Like the Xwaršēd, the Mihr Niyāyišn is to be recited at the three gāhs. Originally god “Covenant,” Miθra/Mihr had come to be regarded almost exclusively as a manifestation of the sun or the sun itself. As such, its first nine stanzas and the beginning of the tenth are identical to the opening stanzas of the Xwaršēd Niyāyišn. Thereafter, stanzas 11-12 are identical to Yt. 10.144-45, and stanzas 13-15 to Yt. 10.4-6. The concluding two stanzas (16-17) contain formulaic prayers in both Avestan and Pāzand.
The Māh Niyāyišn dedicated to the Moon is to be recited three times per month, at the new moon (antarə.māh), the full moon (pərənō.māh), and vīšaptaθa, the crescent seven days following the full moon (for this complex system of reckoning, see under MĀH YAŠT). The text, consisting of twelve stanzas, is based almost entirely on the Māh Yašt, except for stanzas 10 and 11, which are omitted in a number of Mss but are found also in the Wištāsp Yašt 6-7. These stanzas are composed of regular octosyllabic pādas that have been either adapted or borrowed from other sources. They are addressed to the deities (yazata) in general and have nothing to do with the moon.
The Ābān Niyāyišn dedicated to the waters also bears the longer title Ardwī Sūr Bānū Niyāyišn “Litany of the Lady Ardwī Sūr.” It can be recited in the presence of bodies of water, whether in streams or wells, also during the watches of the 10th day, Ābān, as well as the days of the hamkārān “collaborators” of Ābān, namely, Spandārmad (day 5), Dēn (day 24), Ard (day 25) and Māraspand (day 29). Of its eleven stanzas, 1-7 are taken from the Ardwī Sūr Yašt (Yt. 5) 0-6.
The Ātaxš Niyāyišn dedicated to Fire (Ātaxš, further named in the Pāzand ātaxš ī bahirām) is the fifth and last of the Niyāyišns. See further under ĀTAŠ NIYĀYIŠN.
6. The Gāhs are a collection of five compositions each to be recited at the appropriate watch or division of the day, namely, hāwan (morning), rapihwin (afternoon), uzērin (evening), ēβsrūsim (sunset to midnight), and ušahin (midnight to dawn). See further under GĀH ii. TIME.
7. Sīhrōzah is a collection of thirty prayers to be recited on the appropriate day of the month. See further under SĪH-RŌZAG.
8. Āfrinagān or “Blessings,” together with their ceremonies, are recited by two priests in conjunction with various ceremonial occasions: honoring the departed, during the five gāθā days concluding the year, during the six seasonal festivals (gāhānbār), and at the beginning and the end of the summer (the months Frawardīn through Mihr). See further under ĀFRĪNAGĀN.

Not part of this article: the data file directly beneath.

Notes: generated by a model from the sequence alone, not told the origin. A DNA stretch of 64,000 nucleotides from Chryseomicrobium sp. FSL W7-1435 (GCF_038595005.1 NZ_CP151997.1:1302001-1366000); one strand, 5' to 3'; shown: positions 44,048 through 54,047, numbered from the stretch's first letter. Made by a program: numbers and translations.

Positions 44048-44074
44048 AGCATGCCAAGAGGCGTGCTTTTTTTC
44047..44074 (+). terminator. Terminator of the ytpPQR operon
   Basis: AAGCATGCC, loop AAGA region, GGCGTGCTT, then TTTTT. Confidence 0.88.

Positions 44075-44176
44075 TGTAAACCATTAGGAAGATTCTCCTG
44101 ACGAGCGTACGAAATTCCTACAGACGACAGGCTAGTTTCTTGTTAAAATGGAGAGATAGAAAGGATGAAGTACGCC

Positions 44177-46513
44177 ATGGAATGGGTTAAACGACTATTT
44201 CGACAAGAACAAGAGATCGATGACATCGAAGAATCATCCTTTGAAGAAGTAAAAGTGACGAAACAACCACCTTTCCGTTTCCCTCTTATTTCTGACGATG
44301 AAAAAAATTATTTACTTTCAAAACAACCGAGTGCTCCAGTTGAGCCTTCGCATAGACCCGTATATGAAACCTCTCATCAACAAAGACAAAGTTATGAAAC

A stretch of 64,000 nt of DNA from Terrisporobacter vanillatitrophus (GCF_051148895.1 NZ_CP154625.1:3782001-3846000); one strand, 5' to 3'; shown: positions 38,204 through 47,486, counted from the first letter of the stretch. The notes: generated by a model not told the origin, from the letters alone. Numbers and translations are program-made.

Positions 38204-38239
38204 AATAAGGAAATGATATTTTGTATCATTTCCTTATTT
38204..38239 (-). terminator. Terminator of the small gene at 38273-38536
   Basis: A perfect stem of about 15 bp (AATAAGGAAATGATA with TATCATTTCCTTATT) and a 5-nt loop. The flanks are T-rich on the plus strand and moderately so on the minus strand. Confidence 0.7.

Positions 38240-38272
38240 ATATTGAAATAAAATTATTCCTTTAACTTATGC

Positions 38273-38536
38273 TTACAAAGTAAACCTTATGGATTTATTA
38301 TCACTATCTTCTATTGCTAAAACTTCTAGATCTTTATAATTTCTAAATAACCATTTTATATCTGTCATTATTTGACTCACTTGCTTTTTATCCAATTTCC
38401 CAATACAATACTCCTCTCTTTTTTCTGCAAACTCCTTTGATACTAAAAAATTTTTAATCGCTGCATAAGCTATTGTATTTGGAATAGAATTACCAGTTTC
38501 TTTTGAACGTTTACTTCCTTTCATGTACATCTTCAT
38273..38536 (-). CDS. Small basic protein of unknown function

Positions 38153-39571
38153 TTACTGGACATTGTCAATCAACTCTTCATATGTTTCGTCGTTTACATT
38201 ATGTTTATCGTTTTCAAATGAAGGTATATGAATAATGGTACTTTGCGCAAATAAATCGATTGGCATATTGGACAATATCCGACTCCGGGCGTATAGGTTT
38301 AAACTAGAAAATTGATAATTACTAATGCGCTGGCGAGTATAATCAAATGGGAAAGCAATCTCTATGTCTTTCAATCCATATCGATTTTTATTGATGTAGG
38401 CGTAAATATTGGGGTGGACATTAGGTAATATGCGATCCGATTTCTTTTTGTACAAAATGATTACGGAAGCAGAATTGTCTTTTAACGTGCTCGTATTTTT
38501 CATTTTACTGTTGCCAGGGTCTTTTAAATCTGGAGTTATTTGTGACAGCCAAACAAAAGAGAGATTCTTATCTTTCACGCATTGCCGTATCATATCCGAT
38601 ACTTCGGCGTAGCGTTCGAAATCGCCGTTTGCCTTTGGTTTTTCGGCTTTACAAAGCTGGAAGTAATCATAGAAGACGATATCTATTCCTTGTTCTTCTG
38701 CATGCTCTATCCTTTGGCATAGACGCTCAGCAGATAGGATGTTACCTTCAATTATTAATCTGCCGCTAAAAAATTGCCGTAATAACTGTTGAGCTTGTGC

Although the Yašts are included in the Khordeh Avestā (see under AVESTA), each one is treated in an individual entry in the EIr. As works of literature, only the Yašts merit interest. Also, since the various compositions in the Khordeh Avestā contain mostly material found elsewhere in the Avesta, they are of small interest to philologists. Yet there are occasional passages of unique content. For example, in the Hāwan Gāh (1.6) one finds an archaic perfect-intensive +zaouye / zauzuwai / (see Kellens p.195) “is invoked,” which has a semantic parallel with jóguve “he intones, extols” at RV 1.127.10, also in the context of dawn. In sum, then, the Khordeh Avestā is of greatest scholarly relevance to students of Zoroastrian rituals.
J. Darmesteter Le Zend-Avesta II, Paris, 1892, pp. 684-738 (translation with informative notes).
B. N. Dhabhar Zand-i Khūrtak Avistāk, Bombay, 1927; 1943; he completed Translation of the Zand-i Khūrtak Avistāk (publ. posthumously), Bombay, 1963.
M. N. Dhalla The Nyaishes or Zoroastrian Litanies: Avestan Text with the Pahlavi, Sanskrit, Persian and Gujarati, New York, 1908.
K. F. Geldner Avesta I, Stuttgart, 1896, pp. xl-xlv; II, Stuttgart, 1889, pp. 35-59 (critical edition).
M. F. Kanga Khordeh Avestā, comprising Ashem, Yatha, the five Neyāyeshes, the five Gāhs, Vispa Humata, Nāmsetāyeshne, Patet Pashemānee, all the Nirangs, Bājs and Namskars, and Sixteen Yashts, Bombay, 1993. This is a translation of the author’s Gujarati Khordeh Avestā, Bombay, 1880 (with many subsequent editions) which included also the Āfrīnagāns, the Āfrīns, and the Āširvād.
J. Kellens, Le verbe avestique, Wiesbaden, 1984.
F. Wolff, Avesta, Strassburg, 1910, pp. 133-52.
(William W. Malandra)
Originally Published: January 1, 2000
Last Updated: June 19, 2013